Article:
WIND: Developers of a North Carolina wind farm plan to build more projects in the state. (Charlotte Business Journal)

COAL: Companies owned by West Virginia Gov. Jim Justice still owe $3 million in back taxes as his administration cuts public services. (Charleston Gazette-Mail)

ALSO:
• Lawyers for Don Blankenship seek a rehearing of an appeal that upheld his criminal conviction for mine safety violations. (Charleston Gazette-Mail)
• President Trump’s push for natural gas infrastructure makes it all the more unlikely his promise to revive coal mines will be realized. (NBC)

COAL ASH: Kentucky lawmakers delay a vote on a plan to reduce oversight of coal ash facilities. (Louisville Courier-Journal)

OIL AND GAS:
• The proposed Bayou Bridge pipeline elevates growing tensions between the oil industry and environmental interests. (New Orleans Times Picayune)
• West Virginia regulators eliminate restrictions on light and noise from fracking operations. (Charleston Gazette-Mail)
• Opponents pack an informational meeting on a proposed pipeline connecting West Virginia and Pennsylvania beneath the Potomac River. (Associated Press)

POLICY: Virginia lawmakers’ push for pumped hydro storage is inconsistent with their “small steps” approach to clean energy. (Associated Press)

UTILITIES:
• Southern Company faces financial uncertainty, and not just because of cost overruns at the Kemper and Vogtle plants. (Atlanta Journal-Constitution)
• A Florida utility’s proposed rate increase includes $19 million for its share of a Georgia power plant that sells electricity on the wholesale market. (Pensacola News Journal)

NUCLEAR:
• A Louisiana company is at the center of nuclear plant delays in the Southeast as well as Toshiba’s massive write-down on the projects. (Bloomberg)
• The effects of Toshiba’s financial troubles on a South Carolina nuclear plant expansion will become more clear this week. (Post and Courier)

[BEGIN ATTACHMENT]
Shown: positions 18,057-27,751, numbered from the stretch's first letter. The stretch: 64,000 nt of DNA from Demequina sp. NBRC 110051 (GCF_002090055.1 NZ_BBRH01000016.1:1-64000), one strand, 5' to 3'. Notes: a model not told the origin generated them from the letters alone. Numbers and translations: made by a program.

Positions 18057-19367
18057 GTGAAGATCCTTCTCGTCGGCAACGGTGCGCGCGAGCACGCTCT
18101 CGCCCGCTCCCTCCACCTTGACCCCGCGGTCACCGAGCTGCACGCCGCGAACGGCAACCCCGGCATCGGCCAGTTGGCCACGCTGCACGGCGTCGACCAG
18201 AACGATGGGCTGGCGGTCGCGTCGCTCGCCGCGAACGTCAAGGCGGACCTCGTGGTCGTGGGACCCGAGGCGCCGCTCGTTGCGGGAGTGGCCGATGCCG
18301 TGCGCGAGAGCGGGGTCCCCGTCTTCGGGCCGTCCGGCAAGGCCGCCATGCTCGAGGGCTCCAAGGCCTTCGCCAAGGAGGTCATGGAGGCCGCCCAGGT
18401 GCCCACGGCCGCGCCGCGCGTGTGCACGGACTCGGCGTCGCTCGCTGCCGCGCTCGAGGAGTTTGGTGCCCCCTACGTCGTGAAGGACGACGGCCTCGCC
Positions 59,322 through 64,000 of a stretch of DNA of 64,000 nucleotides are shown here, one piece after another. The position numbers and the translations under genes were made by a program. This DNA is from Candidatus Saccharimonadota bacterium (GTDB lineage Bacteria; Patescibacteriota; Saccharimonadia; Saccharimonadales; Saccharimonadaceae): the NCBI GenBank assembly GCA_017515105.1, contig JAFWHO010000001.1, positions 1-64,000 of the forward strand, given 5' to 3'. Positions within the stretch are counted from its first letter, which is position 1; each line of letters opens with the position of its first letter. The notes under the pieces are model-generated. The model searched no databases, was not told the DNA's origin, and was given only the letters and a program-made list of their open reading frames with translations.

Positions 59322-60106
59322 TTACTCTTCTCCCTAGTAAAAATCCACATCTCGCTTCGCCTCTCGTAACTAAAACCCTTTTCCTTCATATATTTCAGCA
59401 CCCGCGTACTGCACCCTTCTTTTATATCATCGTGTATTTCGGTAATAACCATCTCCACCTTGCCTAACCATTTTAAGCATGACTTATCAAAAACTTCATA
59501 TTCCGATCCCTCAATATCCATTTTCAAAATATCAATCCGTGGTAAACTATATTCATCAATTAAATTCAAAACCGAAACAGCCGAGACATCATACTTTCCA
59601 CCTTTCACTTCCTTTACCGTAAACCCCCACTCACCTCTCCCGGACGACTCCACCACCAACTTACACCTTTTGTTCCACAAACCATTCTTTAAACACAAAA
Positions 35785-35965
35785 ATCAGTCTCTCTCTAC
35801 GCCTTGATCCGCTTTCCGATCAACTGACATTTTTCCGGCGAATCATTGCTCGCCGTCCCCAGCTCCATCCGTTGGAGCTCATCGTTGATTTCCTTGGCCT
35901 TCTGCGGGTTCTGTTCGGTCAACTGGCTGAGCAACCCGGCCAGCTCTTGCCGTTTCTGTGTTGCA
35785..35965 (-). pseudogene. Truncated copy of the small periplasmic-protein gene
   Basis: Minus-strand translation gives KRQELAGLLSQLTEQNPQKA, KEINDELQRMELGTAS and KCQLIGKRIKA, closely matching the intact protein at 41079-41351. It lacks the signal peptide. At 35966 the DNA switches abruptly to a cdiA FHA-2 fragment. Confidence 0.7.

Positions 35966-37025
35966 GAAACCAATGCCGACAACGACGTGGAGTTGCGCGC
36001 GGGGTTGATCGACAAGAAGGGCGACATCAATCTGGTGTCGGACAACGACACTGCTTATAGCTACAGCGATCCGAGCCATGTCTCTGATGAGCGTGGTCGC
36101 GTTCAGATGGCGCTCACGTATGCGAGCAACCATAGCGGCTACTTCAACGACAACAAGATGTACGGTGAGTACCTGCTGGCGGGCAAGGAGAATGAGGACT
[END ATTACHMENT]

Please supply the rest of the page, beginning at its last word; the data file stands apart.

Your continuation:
• Operators of the Vogtle plant in Georgia are issued a warning from federal regulators over the plant’s emergency preparedness plan. (Augusta Chronicle)

SOLAR:
• A North Carolina solar technology firm announces it has raised $875,000 in private equity. (WRAL)
• A rooftop array helps offset energy costs for a Georgia beer and wine distribution warehouse. (Savannah Morning News)

TRANSMISSION: Developers of a clean energy transmission seek to expedite a court challenge over eminent domain in Arkansas. (Russellville Courier)

OVERSIGHT: In a Q&A, Florida’s Public Counsel says the state is over-reliant on natural gas and expresses concerns about cutting down trees for solar farms. (Tampa Bay Times)

COMMENTARY:
• “Republican elders are offering their party an opening to change the conversation” on climate change. (New York Times)
• A Kentucky attorney tells coal miners “they got you mad at the wrong people.” (Lexington Herald-Leader)
• “If generating electricity employs a lot of people, not generating it employs even more.” (Blue Virginia)

Ken Paulman

Ken is the director of the Energy News Network at Fresh Energy and is a founding editor of both Midwest Energy News and Southeast Energy News. Prior to joining Fresh Energy, he was the managing editor for online news at Minnesota Public Radio. He started his journalism career in 2002 as a copy editor for the Duluth News Tribune before spending five years at the Spokesman-Review in Spokane, Washington, where he worked as a copy editor, online producer, features editor and night city editor. A Nebraska native, Ken has a bachelor's degree from the University of Nebraska-Lincoln and a master's degree from the University of Oregon. He is a member of the Society of Professional Journalists and Investigative Reporters and Editors.